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Biotechnology company Moderna announced that its early-stage human trial for a coronavirus vaccine produced COVID-19 antibodies in all trail participants. Yahoo Finance's Anjalee Khemlani joins The First Trade to discuss.
ALEXIS CHRISTOFOROUS: Leading this advance this morning and all this positive energy is the biotech company Moderna. The company reporting positive phase 1 results for a potential coronavirus vaccine. A study said it was, quote, generally safe and well tolerated in the early stage.
And get a load of the stock here in the premarket, up better than 30% right now. And of course this news cannot come fast enough as the number of coronavirus cases worldwide continues to rise. Just concentrating here in the US, we are just shy of hitting 1.49 million cases that have resulted in just under 90,000 deaths.
Joining us now for more is Anjalee Khemlani. Anjalee, I know that you just came off a call with Moderna. What are they saying about this vaccine and a possible timeline?
ANJALEE KHEMLANI: Right. So the timeline is still about the same as it has been before in terms of actually reaching market. They're talking about reaching a phase 2 of the trial. They just completed their phase 1. And the good news that is coming right now that is affecting markets is the results of that phase 1 of that trial.
We had heard that they had completed it. And that the FDA had approved phase 2. But we're hearing today that that's approved for July. And that, as you mentioned, the vaccine has proved to be effective. They've noticed that it's also effective in lower doses. And that's good news, because it means that they can produce more of the vaccine for-- and, you know, dose more people.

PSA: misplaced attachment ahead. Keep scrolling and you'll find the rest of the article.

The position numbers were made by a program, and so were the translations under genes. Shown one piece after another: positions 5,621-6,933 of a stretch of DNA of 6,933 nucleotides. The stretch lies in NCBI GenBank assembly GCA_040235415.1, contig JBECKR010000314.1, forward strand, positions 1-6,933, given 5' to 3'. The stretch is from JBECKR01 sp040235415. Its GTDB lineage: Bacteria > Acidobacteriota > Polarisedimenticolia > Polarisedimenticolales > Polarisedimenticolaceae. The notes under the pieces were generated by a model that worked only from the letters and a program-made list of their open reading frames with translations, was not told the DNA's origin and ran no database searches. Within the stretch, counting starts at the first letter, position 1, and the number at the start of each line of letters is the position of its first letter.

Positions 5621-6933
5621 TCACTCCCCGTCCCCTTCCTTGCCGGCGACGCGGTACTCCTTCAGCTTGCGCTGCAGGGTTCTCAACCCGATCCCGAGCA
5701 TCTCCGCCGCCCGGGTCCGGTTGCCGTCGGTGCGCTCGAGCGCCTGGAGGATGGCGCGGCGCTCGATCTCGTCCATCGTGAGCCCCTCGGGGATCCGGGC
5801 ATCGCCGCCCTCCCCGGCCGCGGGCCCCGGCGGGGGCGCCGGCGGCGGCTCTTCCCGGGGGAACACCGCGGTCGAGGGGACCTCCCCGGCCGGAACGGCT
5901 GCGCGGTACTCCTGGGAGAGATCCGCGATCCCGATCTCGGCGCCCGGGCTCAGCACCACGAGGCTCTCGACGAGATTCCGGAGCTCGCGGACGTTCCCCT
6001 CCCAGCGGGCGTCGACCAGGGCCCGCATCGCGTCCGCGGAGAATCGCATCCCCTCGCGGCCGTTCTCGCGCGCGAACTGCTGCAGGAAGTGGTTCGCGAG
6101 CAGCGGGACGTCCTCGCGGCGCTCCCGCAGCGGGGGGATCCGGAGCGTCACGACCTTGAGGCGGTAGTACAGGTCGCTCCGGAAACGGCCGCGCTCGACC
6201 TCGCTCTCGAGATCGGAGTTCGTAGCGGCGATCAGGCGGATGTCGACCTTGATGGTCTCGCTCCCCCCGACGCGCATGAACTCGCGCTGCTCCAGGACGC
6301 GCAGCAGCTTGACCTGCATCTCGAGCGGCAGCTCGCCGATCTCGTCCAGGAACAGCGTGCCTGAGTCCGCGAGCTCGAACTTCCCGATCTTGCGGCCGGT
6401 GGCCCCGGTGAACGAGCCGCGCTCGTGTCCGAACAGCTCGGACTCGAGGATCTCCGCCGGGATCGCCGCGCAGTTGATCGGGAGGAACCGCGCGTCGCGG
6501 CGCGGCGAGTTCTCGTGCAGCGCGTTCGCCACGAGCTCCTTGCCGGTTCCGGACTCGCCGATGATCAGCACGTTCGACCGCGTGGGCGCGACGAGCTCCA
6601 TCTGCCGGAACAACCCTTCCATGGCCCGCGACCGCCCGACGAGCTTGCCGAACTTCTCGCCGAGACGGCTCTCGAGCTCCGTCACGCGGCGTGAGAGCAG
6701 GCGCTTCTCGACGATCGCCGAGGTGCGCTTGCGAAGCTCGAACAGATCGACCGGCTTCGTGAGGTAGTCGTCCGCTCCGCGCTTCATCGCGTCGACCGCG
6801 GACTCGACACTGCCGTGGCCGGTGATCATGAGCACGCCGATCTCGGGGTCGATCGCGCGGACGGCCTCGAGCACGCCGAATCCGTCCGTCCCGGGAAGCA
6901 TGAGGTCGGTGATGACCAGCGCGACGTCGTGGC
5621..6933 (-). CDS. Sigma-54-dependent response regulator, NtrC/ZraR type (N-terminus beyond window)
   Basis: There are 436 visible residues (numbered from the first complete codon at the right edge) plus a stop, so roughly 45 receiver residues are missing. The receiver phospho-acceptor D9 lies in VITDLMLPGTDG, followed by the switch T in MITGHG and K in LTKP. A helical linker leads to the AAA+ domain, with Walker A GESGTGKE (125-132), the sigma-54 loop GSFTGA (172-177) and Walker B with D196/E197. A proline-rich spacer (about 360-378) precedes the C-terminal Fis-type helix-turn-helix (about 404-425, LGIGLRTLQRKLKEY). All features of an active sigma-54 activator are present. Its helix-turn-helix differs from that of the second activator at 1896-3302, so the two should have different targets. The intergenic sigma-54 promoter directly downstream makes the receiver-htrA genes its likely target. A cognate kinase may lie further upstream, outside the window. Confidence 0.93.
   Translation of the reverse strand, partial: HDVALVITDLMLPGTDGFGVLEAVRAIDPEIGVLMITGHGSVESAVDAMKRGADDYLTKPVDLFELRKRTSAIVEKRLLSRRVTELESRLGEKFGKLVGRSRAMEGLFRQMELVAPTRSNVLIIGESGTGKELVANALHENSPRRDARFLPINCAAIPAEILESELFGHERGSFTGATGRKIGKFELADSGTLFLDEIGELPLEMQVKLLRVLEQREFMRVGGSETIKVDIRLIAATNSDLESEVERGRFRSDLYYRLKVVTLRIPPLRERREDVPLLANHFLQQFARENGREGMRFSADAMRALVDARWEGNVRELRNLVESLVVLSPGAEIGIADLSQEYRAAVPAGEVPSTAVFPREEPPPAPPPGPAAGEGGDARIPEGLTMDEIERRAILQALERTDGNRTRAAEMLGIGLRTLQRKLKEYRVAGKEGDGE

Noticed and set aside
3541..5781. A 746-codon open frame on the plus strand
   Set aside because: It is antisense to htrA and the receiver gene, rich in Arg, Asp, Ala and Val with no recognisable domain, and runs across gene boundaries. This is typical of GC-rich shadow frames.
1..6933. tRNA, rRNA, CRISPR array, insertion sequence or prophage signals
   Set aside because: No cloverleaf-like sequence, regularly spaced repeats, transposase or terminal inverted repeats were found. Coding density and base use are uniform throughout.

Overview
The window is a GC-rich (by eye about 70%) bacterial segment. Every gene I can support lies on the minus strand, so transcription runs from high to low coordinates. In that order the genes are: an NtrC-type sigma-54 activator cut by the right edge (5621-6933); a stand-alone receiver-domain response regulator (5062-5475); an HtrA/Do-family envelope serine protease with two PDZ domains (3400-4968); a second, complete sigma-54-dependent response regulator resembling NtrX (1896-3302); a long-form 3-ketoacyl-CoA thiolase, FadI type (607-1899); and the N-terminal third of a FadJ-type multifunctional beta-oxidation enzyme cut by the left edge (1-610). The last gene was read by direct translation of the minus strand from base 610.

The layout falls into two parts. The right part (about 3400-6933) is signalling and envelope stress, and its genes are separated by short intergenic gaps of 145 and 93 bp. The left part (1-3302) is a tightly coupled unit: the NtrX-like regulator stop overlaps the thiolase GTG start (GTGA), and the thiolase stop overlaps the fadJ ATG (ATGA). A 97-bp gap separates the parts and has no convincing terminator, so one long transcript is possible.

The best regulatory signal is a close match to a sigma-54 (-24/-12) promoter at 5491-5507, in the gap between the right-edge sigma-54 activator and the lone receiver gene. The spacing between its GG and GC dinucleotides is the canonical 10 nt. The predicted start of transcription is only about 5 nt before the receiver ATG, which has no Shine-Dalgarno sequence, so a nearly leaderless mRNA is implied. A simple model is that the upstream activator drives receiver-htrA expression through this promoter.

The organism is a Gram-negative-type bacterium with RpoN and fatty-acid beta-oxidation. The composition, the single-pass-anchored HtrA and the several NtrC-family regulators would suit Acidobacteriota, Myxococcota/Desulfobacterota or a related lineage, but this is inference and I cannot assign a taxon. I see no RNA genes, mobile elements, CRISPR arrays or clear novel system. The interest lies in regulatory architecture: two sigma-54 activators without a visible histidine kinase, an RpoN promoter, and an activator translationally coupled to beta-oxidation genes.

One of the concerns that still remains though is how long the outbreak lasts for, and whether or not they'll have enough cases around to conduct a larger phase 3 of the trial. So that's something that they're keeping an eye on and hoping that they don't run into that obstacle down the line Alexis.
ALEXIS CHRISTOFOROUS: And Anjalee, I know the World Health Organization is holding its annual convention today for the first time ever online. They're going to be teleconferencing. This is unprecedented for the WHO, given the coronavirus pandemic. And at that meeting, which kicks off today, they're going to be investigating China as it relates to this pandemic. What more can you tell us?
ANJALEE KHEMLANI: Right. That is what we're waiting to hear right now. We know that on the other side China has said-- the president has said that they're looking to sort of create that global message of working together and working towards a vaccine together. And there are also going to be questions about whether or not there's going to be a global vaccine timeline presented or implemented in any way.
One of the things on the side related is the discussion about Taiwan attending and being a part of the conversation. So a lot of moving parts there. We're waiting to see and, as you mentioned, unprecedented, not just because of the pandemic moving it online but also because this is one of those times where really all the countries do in fact meet to talk to each other and some concerns about that as well.
ALEXIS CHRISTOFOROUS: All right. Anjalee Khemlani thanks for the update this morning.